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It is the largest program of support for audiovisual production ever implemented in Brazil. Launched in July 2014 by President Dilma, Brazil All Screens is the largest not only in volume of funds, but also by number of initiatives, which covers the entire audiovisual production chain, ranging from script creation, to expansion and modernization of the exhibition network, through to production and dissemination, and promotion of research.
The program's goal is to expand the domestic market, offer universal public access to audiovisual services, with investment in production, distribution and content of programming, and turn Brazil into one of the five largest centers in the world for production and programming of audiovisual content.
Among other actions, the Brazil All Screens project offers 5,000 scholarships for professional education and training. Also on offer will be technical courses in partnership with the Ministry of Education, through the Pronatec Audiovisual program.
Between 1998 and 2002, average domestic feature film releases totaled 26.6 films/year. Ten years later, in the 2008/2013 period, the average rose to 91.2 releases/year. And it didn't stop there. The year 2013 was historic for the national movie scene, with record attendance — the highest since the so-call rebirth of Brazilian cinema in 1995. There were 27.8 million viewers. The number of films introduced was also the highest in history: 127 domestic premieres.
There has been a radical change in the Brazilian cinema scenario that was implemented in the early 1990s, when the number of tickets sold dropped from 20 million in 1989 (18% of the market) to 36,000 in 1992 (0.05 %). In these same three years, the number of annual productions, which was already low, also suffered a severe drop: from 17 to 3.
Despite public funding — through the Audiovisual Law — having ensured the resumption of growth of film production in the mid-1990s, Brazilian cinema still displayed serious bottlenecks, such as the gradual disappearance of movie theaters, poor distribution of independent films and lack of access of the population to content produced in the country. Lula and Dilma changed the script and rewrote the story.
Between 2009 and 2014, the number of movie theater screening rooms grew by 32%, going from 2,110 to 2,794 throughout the country. To a large extent, the growth has to do with the Movie Close to You Program, introduced in 2011, with the aim of expanding the domestic market and speeding up the building of movie theaters around Brazil.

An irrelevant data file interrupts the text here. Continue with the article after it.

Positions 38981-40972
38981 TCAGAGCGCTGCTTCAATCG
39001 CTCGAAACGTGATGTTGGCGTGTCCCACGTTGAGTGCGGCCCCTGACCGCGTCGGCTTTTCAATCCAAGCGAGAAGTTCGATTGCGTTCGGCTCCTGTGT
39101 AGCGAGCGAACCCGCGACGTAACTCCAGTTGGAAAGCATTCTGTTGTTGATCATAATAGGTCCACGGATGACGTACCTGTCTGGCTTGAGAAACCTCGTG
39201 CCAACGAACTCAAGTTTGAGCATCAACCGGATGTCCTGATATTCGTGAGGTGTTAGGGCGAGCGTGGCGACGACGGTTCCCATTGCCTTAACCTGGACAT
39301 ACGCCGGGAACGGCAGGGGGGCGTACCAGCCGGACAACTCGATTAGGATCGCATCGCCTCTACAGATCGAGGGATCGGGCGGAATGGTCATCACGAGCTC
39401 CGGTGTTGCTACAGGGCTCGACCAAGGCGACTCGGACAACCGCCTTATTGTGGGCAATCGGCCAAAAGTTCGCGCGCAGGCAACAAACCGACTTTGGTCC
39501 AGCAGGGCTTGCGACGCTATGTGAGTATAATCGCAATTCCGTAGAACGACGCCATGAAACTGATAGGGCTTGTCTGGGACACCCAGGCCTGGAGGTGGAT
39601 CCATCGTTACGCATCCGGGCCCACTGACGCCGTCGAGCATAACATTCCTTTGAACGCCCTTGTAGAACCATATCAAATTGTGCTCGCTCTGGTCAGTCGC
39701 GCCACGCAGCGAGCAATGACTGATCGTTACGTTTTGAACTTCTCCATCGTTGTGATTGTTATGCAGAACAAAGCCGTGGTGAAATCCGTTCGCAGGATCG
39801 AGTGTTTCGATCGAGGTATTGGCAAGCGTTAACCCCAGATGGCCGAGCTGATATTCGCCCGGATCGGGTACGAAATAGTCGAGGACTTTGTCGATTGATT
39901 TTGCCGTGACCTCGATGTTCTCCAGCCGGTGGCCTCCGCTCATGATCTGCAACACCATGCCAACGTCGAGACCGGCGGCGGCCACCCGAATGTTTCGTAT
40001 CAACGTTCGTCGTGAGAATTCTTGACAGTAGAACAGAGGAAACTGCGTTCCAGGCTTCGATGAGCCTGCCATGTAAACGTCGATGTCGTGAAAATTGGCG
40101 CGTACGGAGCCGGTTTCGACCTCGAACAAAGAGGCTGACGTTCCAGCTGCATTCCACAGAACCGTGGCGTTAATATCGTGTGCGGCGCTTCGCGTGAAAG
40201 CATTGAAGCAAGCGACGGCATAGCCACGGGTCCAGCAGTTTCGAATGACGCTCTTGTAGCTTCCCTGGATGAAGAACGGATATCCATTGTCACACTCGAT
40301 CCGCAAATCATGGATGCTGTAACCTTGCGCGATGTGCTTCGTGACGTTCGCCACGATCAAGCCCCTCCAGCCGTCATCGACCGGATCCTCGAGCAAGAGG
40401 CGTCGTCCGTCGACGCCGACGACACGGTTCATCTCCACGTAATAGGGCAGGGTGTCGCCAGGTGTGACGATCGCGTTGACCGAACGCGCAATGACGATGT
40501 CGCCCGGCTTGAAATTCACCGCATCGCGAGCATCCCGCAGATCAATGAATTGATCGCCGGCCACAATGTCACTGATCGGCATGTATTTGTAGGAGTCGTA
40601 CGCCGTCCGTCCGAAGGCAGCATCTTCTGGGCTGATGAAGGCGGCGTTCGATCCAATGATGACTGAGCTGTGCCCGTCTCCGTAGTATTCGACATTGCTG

Managed by Ancine, in partnership with the BNDES (National Bank for Economic and Social Development), the initiative supports the expansion of movie theaters in medium-sized cities and neighborhoods in the outskirts of large cities, with the aim of serving the so-called C and D classes of the population. The results are significant. In 2013, the market for screening rooms totaled 149.5 million tickets sold and revenue of more than R$ 1.7 billion, the highest levels of the past two decades./0} Some 18.6% of the total audience was to watch Brazilian productions.
In 2003, at the beginning of the Lula government, the Ministry of Culture began to consider the audiovisual production chain as an entire industry, including the production and professionalism of its agents, branch circuit exhibitors and the creation of a structure for the dissemination of independent Brazilian cultural productions. The result was an increase in production, thanks to the diversification of funding sources. The growth of the audiences also was notable.
Fonte: Agência Nacional de Cinema (Ancine)
In addition to encouraging expansion of commercial movie screening structure, through credit and finance lines, the federal government encourages access to Brazilian audiovisual productions with its More Culture through Movies program, which supports the alternative audiovisual implementation and showings in municipalities across the country.
The program provides a free kit containing projection equipment, and a collection of films and videos from the Brazil Programmer catalog, offering specific training for those responsible for the screening space.
The Brazil Programmer project has 900 films — short, medium and feature films. — historical and contemporary, from all corners of the country, selected by teams of curators and organized into DVDs. Besides providing a consistent picture of
Brazilian filmmaking, More Culture through Movies pays close attention to thematic and regional criteria.
By 2014, the program had organized 1,423 initiatives in 15% of the nation's, municipalities, with 51% of them located in small towns (of up to 20,000